It wasn’t the first time I fished under a bridge from a boat, but it definitely was the first time I’d done it while at eye level with the drivers going over that same bridge.

It was also the first time I’d fished with a professional guide who was less than half my age — far less; one-third, actually. He’s 18, not quite four decades my junior.

What was weird was making a cast with an F-150 speeding past my shoulder along the Bernice Bridge, but welcome to the summer of high water across Oklahoma. The fishing has been a little bit weird just about everywhere this season.

I hit the road Sunday intending to roll in after the rain to enjoy the Oklahoma Full Auto Shoot & Trade Show at Wyandotte, the state’s biggest and loudest full-auto shoot. Instead, I ended up fishing with a young-gun fishing guide, catching white bass in machine-gun fashion at the Bernice Bridge at Grand Lake O’ the Cherokees.

Storms rolled through and put an early end to OFASTS. I was already in Wyandotte, so the natural thing to do was drop down State Highway 10 toward Grove and Grand Lake.

I’d seen social media posts from the lake but hadn’t been there the past two months. Businesses based on outdoor recreation are having a rough summer, as high water closed boat ramps and some lakeside campgrounds and marinas closed down, as is the case at many lakeside communities this year.

The water is still there and the fish are still biting, however, and those businesses could use your patronage. I stopped in at a sporting goods and bait store where one of the proprietors said business in recent weeks was off 80%. Check with the Grand Lake Association Visitor Center at 918-786-2289 and plan a trip that direction with the help of a guide or a marina. They could use your support.

Early this spring, I learned that Haydn Williams would begin guiding this year as Williams Guide Service, and he was top of mind as I rolled south last Sunday. The first photo of him that I posted in the Tulsa World was in 2013. He was 12 and “Slim,” as he was nicknamed, had taken a nice, mature 5-by-6 buck in the muzzleloader season over some Nutra Deer, a line of feed and mineral attractant developed by his dad, Jeff Williams.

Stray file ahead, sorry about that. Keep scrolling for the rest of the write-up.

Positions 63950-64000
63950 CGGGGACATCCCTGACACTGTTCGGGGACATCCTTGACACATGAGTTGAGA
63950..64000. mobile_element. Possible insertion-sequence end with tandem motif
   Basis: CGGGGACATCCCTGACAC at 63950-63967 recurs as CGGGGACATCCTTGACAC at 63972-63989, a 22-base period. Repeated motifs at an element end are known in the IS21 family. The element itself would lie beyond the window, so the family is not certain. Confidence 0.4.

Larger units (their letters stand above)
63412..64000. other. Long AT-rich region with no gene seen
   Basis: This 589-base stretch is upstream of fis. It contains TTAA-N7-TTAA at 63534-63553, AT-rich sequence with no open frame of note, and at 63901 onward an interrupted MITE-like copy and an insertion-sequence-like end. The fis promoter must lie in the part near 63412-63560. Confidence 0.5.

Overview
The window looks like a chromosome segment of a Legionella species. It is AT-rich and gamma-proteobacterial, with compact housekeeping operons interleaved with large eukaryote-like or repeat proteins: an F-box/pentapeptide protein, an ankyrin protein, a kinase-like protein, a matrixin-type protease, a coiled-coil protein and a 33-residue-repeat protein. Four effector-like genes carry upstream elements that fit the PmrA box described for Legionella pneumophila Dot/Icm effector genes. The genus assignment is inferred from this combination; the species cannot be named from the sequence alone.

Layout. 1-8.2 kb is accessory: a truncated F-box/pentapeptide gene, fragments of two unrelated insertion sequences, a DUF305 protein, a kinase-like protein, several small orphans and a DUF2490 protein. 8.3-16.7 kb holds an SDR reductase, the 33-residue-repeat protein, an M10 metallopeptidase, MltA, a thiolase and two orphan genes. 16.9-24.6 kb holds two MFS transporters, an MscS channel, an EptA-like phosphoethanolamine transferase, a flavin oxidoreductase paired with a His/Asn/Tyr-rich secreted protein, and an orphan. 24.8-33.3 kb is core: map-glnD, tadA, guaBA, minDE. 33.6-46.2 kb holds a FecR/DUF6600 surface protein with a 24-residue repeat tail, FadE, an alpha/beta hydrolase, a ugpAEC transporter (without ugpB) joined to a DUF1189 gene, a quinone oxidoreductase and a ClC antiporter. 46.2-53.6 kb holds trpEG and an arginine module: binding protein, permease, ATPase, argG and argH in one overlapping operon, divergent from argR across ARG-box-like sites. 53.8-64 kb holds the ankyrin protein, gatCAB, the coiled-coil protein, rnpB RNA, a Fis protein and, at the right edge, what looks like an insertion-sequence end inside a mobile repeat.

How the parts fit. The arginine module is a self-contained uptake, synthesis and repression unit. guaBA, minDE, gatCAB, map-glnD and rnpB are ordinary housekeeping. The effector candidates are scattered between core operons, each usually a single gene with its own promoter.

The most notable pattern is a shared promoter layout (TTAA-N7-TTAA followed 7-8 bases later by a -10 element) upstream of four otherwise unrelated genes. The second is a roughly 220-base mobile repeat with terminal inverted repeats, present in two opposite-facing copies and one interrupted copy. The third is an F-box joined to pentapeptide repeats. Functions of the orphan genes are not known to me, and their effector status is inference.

I first fished with him and his father a year later, after Williams resurrected the Fle-Fly Tackle brand. That trip, I ran a photo of Haydn with a couple handfuls of Grand Lake crappies.

The late, great Grand Lake guide Ivan Martin was the one who introduced me to Jeff Williams and told me about his deer feed and Team Catfish brand history. Not long after that, Jeff Williams introduced me to “the blue cat master,” Jerry Kropff.

So, when I learned the younger Williams would be guiding after he graduated from high school, it didn’t come as much of a surprise. He’s learned from some of the best on the water.

Williams didn’t have clients lined up for that stormy Sunday, but he said he planned to go out that afternoon after the storms passed to see what was happening anyway. He said he was happy to have company and he chose to show me the fun at Bernice Bridge, which has been a popular spot for crappies and white bass lately.

We had a narrow and tricky launch at Indian Hills Marina on the north side of the bridge, but that was the only way to get there. The high water was up to the bottom of the bridge, and rising.

That put the deck of William’s boat just about even with the road surface atop the bridge as we tied off there to fish. We looked down on people in small cars and were eye level with people in SUV and trucks.

We tossed ⅛-ounce Fle-Fly Big Eye jigheads with Go Go Minnows on the new Fle-Fly Micro Braid line just under the edge of the bridge, and caught and released a pile of white bass and a couple of crappies in just a few hours, until rain clouds formed and thunder rolled again.

I’ve been using those jigs and minnows for about five years and I know they work. What surprised me was the Micro Braid. It’s like silk and lets you feel the slightest bite. I made some really bad casts at the bridge (people who fish with me know that’s not uncommon in any situation), but that braid was forgiving. I think I’ve found the line I’ll be using to practice skipping baits under docks from now on.

A cast, countdown of about 10 or 12 to let the bait sink and a steady retrieve was the trick. It didn’t hurt to pause and jig that bait a couple times before reeling it up to the boat. We fooled a couple slow followers that way with hookups right below the boat ... and the bridge ... and the passing traffic.

Find Williams Guide Service on Facebook or call 618-946-9294.

Kelly Bostian


Twitter: @KellyBostian

Kelly Bostian


Twitter: @KellyBostian

Staff Writer

Kelly Bostian writes about and photographs all things involving the environment, conservation, wildlife, and outdoors recreation. Phone: 918-581-8357